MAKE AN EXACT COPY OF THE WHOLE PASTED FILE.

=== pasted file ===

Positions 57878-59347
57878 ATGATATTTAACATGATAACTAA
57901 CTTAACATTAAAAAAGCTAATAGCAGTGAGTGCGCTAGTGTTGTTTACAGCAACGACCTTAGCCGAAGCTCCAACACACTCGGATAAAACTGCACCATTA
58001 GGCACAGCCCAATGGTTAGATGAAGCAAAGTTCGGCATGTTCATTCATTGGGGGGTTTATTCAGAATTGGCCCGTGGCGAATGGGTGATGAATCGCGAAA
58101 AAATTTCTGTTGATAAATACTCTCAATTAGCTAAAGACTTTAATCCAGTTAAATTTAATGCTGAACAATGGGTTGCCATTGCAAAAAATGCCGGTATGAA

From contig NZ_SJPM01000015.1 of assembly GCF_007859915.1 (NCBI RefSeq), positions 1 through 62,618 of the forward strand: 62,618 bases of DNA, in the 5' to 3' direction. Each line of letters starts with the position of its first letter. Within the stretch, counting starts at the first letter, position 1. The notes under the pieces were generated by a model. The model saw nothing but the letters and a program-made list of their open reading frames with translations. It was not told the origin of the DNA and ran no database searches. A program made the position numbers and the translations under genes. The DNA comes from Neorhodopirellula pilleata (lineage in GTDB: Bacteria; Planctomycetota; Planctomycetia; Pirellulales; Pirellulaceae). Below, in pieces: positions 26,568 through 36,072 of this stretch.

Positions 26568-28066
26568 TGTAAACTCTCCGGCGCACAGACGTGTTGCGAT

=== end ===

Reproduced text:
Positions 57878-59347
57878 ATGATATTTAACATGATAACTAA
57901 CTTAACATTAAAAAAGCTAATAGCAGTGAGTGCGCTAGTGTTGTTTACAGCAACGACCTTAGCCGAAGCTCCAACACACTCGGATAAAACTGCACCATTA
58001 GGCACAGCCCAATGGTTAGATGAAGCAAAGTTCGGCATGTTCATTCATTGGGGGGTTTATTCAGAATTGGCCCGTGGCGAATGGGTGATGAATCGCGAAA
58101 AAATTTCTGTTGATAAATACTCTCAATTAGCTAAAGACTTTAATCCAGTTAAATTTAATGCTGAACAATGGGTTGCCATTGCAAAAAATGCCGGTATGAA

From contig NZ_SJPM01000015.1 of assembly GCF_007859915.1 (NCBI RefSeq), positions 1 through 62,618 of the forward strand: 62,618 bases of DNA, in the 5' to 3' direction. Each line of letters starts with the position of its first letter. Within the stretch, counting starts at the first letter, position 1. The notes under the pieces were generated by a model. The model saw nothing but the letters and a program-made list of their open reading frames with translations. It was not told the origin of the DNA and ran no database searches. A program made the position numbers and the translations under genes. The DNA comes from Neorhodopirellula pilleata (lineage in GTDB: Bacteria; Planctomycetota; Planctomycetia; Pirellulales; Pirellulaceae). Below, in pieces: positions 26,568 through 36,072 of this stretch.

Positions 26568-28066
26568 TGTAAACTCTCCGGCGCACAGACGTGTTGCGAT